Quantcast
Connect with us

Catholic Church to close or merge a dozen schools in Chicago amid attendance drop

Published

on

Cardinal Francis George, archbishop of Chicago, attends a news conference at the North American College in Rome on March 4, 2013. Photo by Alessandro Bianchi for Reuters.

The Catholic Church will close or merge a dozen of its 240 Chicago-area schools due to falling attendance in some areas of the country’s largest parochial school system, the Archdiocese of Chicago said on Wednesday.

“We will not be able to maintain all schools in their current form,” outgoing Cardinal Francis George said in a letter posted on the website of the archdiocese, which has a deficit of millions of dollars.

ADVERTISEMENT

Six schools would close in June 2015 while another six would merge into three, affecting 1,280 elementary school students, it said.

The archdiocese ran nearly 500 schools in the 1970s.

“Even though our costs are still significantly lower than those of the public school system, expenses have risen significantly over the past decades and the cost of a Catholic education is now beyond what many families can afford,” the letter said.

The archdiocese’s school budget was $337 million in the financial year ended June 2013, with expenses slightly exceeding revenues from tuition and fees, according to a public financial report.

The schools that will be shut down or merged have average enrollment of only 145, below the required minimum of 225, wrote George, who is suffering from kidney cancer and will retire in November and be replaced by Archbishop Blase Cupich.

ADVERTISEMENT

Parochial schools, which are cheaper than other private schools, have long been an option for Chicago families looking for schools that perform better than their local public school. But families with household incomes of $40,000 or less can no longer pay the average $4,500 per student tuition at area Catholic schools, George noted.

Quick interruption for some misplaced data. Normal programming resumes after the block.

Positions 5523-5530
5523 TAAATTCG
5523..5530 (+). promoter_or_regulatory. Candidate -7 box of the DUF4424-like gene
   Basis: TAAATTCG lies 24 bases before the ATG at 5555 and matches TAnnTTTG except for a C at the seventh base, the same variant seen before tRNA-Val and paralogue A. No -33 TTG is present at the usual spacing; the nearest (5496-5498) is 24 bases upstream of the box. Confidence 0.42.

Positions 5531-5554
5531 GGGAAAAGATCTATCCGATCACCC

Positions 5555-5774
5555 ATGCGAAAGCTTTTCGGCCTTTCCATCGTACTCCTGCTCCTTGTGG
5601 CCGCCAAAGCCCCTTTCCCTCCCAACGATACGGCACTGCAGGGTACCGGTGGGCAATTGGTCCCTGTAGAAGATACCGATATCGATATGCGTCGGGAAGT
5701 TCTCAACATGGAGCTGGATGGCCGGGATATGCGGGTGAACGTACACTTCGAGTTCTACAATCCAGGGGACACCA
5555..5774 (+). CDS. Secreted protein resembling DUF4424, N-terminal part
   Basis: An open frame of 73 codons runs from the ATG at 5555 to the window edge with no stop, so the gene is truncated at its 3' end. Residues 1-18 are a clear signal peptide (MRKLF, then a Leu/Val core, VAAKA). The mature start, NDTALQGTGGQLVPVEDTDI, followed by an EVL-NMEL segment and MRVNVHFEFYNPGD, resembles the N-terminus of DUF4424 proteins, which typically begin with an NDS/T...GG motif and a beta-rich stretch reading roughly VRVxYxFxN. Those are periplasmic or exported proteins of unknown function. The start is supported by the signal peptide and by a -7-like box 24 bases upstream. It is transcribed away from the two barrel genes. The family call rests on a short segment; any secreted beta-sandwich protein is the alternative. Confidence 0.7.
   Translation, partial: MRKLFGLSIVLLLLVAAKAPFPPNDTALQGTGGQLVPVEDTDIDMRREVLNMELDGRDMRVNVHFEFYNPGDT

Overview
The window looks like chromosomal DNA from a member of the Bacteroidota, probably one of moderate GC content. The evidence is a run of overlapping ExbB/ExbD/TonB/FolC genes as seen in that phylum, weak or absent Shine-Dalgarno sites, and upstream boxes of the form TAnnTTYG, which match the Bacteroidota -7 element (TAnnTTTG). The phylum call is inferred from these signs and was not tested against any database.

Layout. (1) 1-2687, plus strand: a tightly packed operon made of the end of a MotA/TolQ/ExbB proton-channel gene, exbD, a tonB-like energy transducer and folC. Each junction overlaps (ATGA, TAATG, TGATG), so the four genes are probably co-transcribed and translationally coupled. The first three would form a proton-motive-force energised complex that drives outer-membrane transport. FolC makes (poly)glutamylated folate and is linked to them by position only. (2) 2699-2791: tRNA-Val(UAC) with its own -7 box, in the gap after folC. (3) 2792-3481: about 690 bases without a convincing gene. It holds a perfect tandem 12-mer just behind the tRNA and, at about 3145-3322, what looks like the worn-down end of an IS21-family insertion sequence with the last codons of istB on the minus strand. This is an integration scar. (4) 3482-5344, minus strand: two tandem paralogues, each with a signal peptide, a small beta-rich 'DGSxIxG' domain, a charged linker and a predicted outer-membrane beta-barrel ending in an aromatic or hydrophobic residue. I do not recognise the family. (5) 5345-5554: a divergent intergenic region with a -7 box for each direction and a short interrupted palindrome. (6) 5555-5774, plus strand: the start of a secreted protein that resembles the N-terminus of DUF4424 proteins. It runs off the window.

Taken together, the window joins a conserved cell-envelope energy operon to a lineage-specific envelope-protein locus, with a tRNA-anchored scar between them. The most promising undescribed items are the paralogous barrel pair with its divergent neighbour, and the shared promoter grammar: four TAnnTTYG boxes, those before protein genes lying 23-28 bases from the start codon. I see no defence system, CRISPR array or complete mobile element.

He said the Archdiocese had launched a campaign to raise a $150 million endowment fund for scholarships to help families pay for schooling and guarantee the viability of Chicago’s Catholic schools.

Across the United States there are 6,685 Catholic schools and average tuition is $3,673 for elementary parish schools and $9,622 for freshman tuition at a high school. Around the country, 82,000 children attend Catholic elementary and high schools, and 148 schools closed or consolidated last year while 28 new schools opened, according to the website of the National Catholic Educational Association.

ADVERTISEMENT

The Chicago archdiocese covers an area larger than Chicago city proper, where dozens of public schools have been shut in recent years due to a declining population and tight budgets.

(Reporting by Fiona Ortiz; Editing by Eric Walsh)

ADVERTISEMENT


Report typos and corrections to: [email protected].
READ COMMENTS - JOIN THE DISCUSSION
Continue Reading

Breaking Banner

‘Breonna’s Law’ legislator arrested by Louisville police for first-degree rioting: report